Small and Medium sized Businesses (SMB) seem to be in the crosshairs of many different security focused hunters- the number of attacks that target businesses with less than 250 employees has been growing over the past few years, and attackers aren’t the only ones to zero in on this demographic. Following attackers come vendors pitching solutions, and finally regulators, lawmakers, and big business to mandate compliance items.
The heading isn’t referring to the retail superstore; I’m talking about small tech shops, medical practices, and mom-and-pop shops with software and hardware that lets them conduct business. Most of these small businesses probably have a small, and probably overloaded, IT team at best- if they have one at all. Keeping business running and money flowing is priority number one, while security may be a roadmap item, an afterthought, or an oversight. Cost lowering solutions, such as mobile BYOD, are attractive as they allow productivity savings but may actually increase security risk. These targets are ripe for the picking for malware purveyors, spam tricksters, and social engineering swindlers. Here are a few scenarios:
- Your staff may not be savvy enough to anticipate an attack or assess the risk until it’s too late
- Your staff may not be knowledgeable to spot, detect, or deter an attack
- Your staff may be at the mercy of a vendor solution that they don’t understand or are not privy to its inner workings
…All leading to an unfortunate niche profit center for the baddies
Consumers are getting more in tune with security and privacy after being inundated with exposure to the issue, and are reporting violations at an increasing rate. Regulators and lawmakers are taking notice and attempting to add their oversight to the problem, while vendors see the trend and try to “add value” by swooping in with the promise of easily brushing away complex and confusing issues. There is money to be made, but unfortunately it seems to be made by everyone except the business itself! Sometimes regulatory compliance is an “absolute must” to continue doing business, and is planned and budgeted into the costs of doing business. More and more, businesses are stepping back and looking at it much like insurance for an event that arguably may never happen, and doing what they can with what they have and opting to fall short of the letter of the law, if not the spirit of it.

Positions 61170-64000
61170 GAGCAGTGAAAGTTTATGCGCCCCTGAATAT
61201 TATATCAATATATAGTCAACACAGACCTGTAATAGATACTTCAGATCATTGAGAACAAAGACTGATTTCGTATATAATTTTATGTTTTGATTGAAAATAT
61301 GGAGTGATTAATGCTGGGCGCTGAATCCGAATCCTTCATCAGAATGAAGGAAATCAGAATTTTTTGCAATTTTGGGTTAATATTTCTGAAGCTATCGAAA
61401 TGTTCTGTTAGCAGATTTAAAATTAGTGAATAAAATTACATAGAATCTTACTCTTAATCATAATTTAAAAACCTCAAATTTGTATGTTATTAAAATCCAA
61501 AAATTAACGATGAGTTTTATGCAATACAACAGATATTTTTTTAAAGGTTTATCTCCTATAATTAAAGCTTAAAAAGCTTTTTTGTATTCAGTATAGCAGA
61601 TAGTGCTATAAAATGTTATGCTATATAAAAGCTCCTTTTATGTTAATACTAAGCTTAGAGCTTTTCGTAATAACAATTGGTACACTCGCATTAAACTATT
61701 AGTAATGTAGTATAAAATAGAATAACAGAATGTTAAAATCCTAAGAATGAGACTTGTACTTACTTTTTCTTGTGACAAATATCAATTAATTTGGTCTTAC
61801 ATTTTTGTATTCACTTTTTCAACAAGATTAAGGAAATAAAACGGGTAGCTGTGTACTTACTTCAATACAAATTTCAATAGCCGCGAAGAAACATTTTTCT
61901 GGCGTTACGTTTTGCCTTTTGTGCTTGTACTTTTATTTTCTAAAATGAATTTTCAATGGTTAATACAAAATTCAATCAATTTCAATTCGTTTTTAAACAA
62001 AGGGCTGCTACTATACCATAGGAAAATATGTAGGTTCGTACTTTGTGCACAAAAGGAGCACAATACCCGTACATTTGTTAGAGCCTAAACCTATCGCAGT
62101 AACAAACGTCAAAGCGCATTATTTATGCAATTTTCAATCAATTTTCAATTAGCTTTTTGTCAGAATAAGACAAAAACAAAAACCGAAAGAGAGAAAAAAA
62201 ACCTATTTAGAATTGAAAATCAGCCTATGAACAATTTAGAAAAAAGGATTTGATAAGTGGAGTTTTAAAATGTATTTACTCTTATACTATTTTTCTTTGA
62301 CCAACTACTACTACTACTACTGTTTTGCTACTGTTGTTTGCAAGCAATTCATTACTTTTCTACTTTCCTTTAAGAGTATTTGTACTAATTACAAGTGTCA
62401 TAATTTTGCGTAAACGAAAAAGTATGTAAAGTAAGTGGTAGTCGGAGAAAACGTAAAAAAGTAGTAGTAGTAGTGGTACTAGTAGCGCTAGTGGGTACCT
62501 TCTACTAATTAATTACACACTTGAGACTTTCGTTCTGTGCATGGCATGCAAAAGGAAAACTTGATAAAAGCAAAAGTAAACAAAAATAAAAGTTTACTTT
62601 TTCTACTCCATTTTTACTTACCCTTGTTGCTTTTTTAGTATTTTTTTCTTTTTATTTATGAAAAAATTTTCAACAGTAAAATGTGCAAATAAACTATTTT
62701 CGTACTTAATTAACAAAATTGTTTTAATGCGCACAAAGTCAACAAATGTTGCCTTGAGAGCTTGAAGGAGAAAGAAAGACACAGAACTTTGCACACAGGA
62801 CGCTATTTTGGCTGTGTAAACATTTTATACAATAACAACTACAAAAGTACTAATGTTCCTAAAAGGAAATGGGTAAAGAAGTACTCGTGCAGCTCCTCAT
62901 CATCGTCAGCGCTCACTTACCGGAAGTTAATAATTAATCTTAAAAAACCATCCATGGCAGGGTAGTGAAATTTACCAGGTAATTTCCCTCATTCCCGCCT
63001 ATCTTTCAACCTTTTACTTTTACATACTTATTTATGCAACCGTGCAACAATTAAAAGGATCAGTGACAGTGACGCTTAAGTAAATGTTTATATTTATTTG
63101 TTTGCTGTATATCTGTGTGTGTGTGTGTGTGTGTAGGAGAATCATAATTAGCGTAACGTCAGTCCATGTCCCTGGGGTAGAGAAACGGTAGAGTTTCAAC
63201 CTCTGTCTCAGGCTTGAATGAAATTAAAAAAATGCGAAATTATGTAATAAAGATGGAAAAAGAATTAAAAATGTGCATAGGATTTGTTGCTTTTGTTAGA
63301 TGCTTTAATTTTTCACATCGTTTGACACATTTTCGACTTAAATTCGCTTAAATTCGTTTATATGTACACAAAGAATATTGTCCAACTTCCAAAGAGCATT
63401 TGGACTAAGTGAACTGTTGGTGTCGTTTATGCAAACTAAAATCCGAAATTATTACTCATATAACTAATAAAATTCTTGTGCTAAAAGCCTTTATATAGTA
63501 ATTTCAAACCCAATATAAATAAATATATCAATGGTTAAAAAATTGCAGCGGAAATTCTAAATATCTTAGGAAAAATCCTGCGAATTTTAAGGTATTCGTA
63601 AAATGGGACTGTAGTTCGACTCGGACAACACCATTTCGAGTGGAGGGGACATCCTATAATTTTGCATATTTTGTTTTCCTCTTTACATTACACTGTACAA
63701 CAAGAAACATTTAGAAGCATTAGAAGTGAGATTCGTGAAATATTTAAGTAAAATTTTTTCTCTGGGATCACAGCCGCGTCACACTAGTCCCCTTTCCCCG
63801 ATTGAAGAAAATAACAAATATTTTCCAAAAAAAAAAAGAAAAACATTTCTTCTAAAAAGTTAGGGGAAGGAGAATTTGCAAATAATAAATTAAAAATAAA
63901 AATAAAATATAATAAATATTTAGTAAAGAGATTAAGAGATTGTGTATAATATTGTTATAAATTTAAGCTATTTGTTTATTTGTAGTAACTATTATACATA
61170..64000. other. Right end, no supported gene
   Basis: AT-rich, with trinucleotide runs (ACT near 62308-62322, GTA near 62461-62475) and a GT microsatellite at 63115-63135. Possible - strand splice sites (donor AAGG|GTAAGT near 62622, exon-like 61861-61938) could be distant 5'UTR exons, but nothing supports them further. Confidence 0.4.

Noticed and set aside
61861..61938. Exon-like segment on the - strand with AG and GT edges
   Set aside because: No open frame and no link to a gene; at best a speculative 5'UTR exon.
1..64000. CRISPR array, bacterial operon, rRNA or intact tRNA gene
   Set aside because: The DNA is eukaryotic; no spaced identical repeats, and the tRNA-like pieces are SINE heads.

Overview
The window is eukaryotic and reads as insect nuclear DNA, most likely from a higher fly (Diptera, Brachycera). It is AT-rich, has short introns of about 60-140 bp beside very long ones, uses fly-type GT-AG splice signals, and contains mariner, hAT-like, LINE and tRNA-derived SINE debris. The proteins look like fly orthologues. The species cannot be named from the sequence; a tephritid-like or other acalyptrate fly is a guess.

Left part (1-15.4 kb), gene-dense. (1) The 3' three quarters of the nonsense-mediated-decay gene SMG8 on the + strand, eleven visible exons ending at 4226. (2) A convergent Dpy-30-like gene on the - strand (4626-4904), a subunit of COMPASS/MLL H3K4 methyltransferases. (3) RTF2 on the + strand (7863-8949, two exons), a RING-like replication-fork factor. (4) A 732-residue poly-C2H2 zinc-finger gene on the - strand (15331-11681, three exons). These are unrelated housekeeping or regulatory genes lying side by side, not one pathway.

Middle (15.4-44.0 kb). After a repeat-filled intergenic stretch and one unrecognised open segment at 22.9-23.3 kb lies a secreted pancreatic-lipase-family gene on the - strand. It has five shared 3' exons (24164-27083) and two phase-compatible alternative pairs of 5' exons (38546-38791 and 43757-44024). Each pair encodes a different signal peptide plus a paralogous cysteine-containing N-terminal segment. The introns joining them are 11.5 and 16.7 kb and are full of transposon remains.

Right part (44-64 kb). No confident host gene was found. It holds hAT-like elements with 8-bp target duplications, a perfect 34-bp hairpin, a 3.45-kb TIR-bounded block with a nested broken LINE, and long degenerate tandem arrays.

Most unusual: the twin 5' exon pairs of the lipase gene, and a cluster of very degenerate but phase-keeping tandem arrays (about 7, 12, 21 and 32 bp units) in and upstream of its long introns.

Set to Stun
While this may come as a shock coming from an employee of an education company, one of the best pieces of advice I’ve heard is that user education is key (it’s why I do what I do!). If all the users, regardless of role, are increasingly aware of the issues, the risks, and the best courses of action to take, the business as a whole will assume less risk and, at the very least, be able to recognize when something is out of the ordinary, seems phishy, or has failed catastrophically. There are plenty of stories of a business that was infiltrated and attackers siphoned off data for months or years without any knowledge. Avoiding such a stigma (and the fines and reputational damage associated with it) could be as simple as detecting anomalies in the system- whether while it is up and running, or while it is being designed, implemented, and deployed. ...As one of my favorite cartoons reminded us every week- “knowing is half the battle”!
References: http://www.darkreading.com/smb/small-business-big-target/240156725 http://www.darkreading.com/smb/3-steps-for-smbs-to-tame-their-mobile-th/240157651 http://www.darkreading.com/compliance/ignoring-compliance-is-a-real-option/240157262